- CJI’s semiannual analyses assess adherence to standards for individualized, objective, and articulable reasonable suspicion in justifying discretionary police encounters. View the most recent semiannual analysis.
Assessing Consent Decree Outcomes
CJI is partnering with the U.S. Department of Justice’s Civil Rights Division to evaluate the outcomes of law enforcement agencies involved in federal consent decrees. CJI will assess organizational change, police practices, and impact pre- and post-consent decree enactment from a select sample of law enforcement agencies. This assessment will examine whether notable differences in agency outcomes have appeared concurrently with federal oversight based on a compilation of previous data analyses and evaluations. CJI’s report is intended to assist the Civil Rights Division in determining whether the current model of federal reform corresponds to a reduction and/or elimination of patterns of unlawful law enforcement conduct and a promotion of constitutional policing.
Lessons from Consent Decrees
Since 1994, several dozen law enforcement agencies in the U.S. have been scrutinized by the federal government after patterns or practices were alleged to be in violation of the U.S. Constitution. Twenty-one of them resulted in a federal consent decree in which a law enforcement agency was required to make significant reforms. The guidance woven into consent decrees provides vetted, prescriptive, and detailed reforms to policy and practice to ensure police actions do not violate the rights of community members. CJI examined 21 consent decrees, identified the most common issues of unconstitutional policing, and created an accessible resource for law enforcement leaders that includes a tool for departments and stakeholders to conduct a self-assessment. The report, Building Capacity: How Police Departments Can Drive Positive Change Without Federal Involvement can help law enforcement leaders strengthen their departments through a constitutional lens.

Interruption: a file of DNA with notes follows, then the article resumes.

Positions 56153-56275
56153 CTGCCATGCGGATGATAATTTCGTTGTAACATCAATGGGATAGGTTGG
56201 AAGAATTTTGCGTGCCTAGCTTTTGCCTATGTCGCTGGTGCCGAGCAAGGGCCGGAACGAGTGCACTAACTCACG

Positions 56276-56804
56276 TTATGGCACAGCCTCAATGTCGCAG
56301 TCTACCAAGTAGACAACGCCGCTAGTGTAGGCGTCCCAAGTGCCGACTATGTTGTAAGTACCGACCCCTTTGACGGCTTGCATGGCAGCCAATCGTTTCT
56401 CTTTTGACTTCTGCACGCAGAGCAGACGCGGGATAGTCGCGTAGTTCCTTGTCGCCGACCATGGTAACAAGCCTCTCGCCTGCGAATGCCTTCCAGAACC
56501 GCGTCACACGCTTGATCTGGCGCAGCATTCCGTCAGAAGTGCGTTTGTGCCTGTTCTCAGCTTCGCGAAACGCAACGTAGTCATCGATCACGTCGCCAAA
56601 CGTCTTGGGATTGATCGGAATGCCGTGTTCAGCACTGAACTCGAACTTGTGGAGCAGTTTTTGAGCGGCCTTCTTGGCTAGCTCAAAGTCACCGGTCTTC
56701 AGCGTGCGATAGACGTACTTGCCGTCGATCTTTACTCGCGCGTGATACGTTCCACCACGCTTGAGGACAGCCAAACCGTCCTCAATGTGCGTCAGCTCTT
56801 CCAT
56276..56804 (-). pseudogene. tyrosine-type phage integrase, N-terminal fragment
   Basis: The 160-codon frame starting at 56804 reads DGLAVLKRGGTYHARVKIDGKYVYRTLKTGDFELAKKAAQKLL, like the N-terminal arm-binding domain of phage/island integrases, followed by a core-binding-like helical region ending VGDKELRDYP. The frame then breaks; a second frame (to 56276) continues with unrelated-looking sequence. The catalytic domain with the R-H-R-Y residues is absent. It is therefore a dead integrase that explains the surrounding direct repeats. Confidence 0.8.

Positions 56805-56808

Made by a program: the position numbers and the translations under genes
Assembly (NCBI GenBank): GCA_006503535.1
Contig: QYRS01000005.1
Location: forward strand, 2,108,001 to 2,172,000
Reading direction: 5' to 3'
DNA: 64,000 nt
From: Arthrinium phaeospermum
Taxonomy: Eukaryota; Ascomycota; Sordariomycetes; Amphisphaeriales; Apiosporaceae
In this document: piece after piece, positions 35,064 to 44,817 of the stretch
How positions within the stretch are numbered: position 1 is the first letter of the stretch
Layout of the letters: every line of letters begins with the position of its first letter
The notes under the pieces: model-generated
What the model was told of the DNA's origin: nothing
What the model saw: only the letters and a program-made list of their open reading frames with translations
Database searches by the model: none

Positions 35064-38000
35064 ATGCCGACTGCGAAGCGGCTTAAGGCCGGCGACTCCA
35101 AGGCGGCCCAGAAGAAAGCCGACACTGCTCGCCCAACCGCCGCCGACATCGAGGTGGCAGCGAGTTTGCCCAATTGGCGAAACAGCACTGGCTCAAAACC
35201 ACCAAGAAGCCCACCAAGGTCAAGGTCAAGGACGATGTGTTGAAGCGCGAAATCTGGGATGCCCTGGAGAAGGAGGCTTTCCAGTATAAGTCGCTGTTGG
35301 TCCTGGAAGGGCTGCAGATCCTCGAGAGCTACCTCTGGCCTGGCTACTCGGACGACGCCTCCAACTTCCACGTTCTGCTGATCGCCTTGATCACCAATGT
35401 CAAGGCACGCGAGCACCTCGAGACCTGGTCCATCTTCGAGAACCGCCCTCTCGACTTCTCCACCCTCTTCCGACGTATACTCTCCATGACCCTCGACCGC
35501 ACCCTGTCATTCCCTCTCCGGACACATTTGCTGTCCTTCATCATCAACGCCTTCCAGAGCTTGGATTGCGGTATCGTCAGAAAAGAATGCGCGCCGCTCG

Feedback from officers is critical to ensure rank-and-file officers’ perspectives are included in efforts to improve department practices and better serve communities. In 2019, CJI conducted a series of focus groups with line officers to understand their perspective on the reform efforts underway. The nearly 70 officers were diverse in race, ethnicity, gender, rank, and district. A report for the Baltimore Police Department Monitoring Team detailed officers’ concerns about low morale, strained community relations following riots in 2015, confusion about what Baltimore’s consent decree requires, and anxiety that any use of force – even appropriate force – will lead to punishment or dismissal. Officers also suggested strategies to boost morale, including better communication from command staff, recognition for exceptional work, and changes to the way officers deploy in Baltimore.
CJI currently provides expertise for consent decree monitoring teams in Cleveland and continues to work with Baltimore. In Cleveland, CJI is represented on the Monitoring Team and leads the effort on outcome measures – providing technical assistance in tracking and analyzing nearly 700 distinct measures and establishing and overseeing compliance audits ensuring police practices conform to the spirit of the consent decree. Our engagement with Baltimore’s Monitoring Team is to assess outcomes and determine whether and how the Baltimore Police Department is making positive changes to meet Constitutional policing standards.
Office of Community Oriented Policing Services Collaborative Reform Initiative
CJI worked with the Department of Justice’s Office of Community Oriented Policing Services (COPS) to conduct an evaluation of the Collaborative Reform Initiative (CRI). CRI worked with police agencies to develop long-term strategies to address issues including the prevalence of officer-involved shootings or uses of force and to improve trust between police agencies and the communities they serve by providing a means to organizational and cultural change. We published two reports on CRI:
- The Collaborative Reform Process: Experiences of Selected Sites is an analysis of implementation of the Collaborative Reform Initiative across seven sites.
- Assessment of the Collaborative Reform Initiative in the Las Vegas Metropolitan Police Department is an assessment of the collaborative reform efforts undertaken by the Las Vegas Metropolitan Police Department.
1 October After-Action Review
CJI co-authored the 1 October After-Action Review, released in July 2019, which gives an in-depth look at law enforcement response to the deadliest mass shooting in modern U.S. history. CJI was honored to work with the Las Vegas Metropolitan Police Department (LVMPD) on this exhaustive review of the 1 October mass-casualty shooting. The 93 recommendations outlined in this report (many of which have already been adopted by LVMPD) offer guidance for other departments on responding to mass casualty events.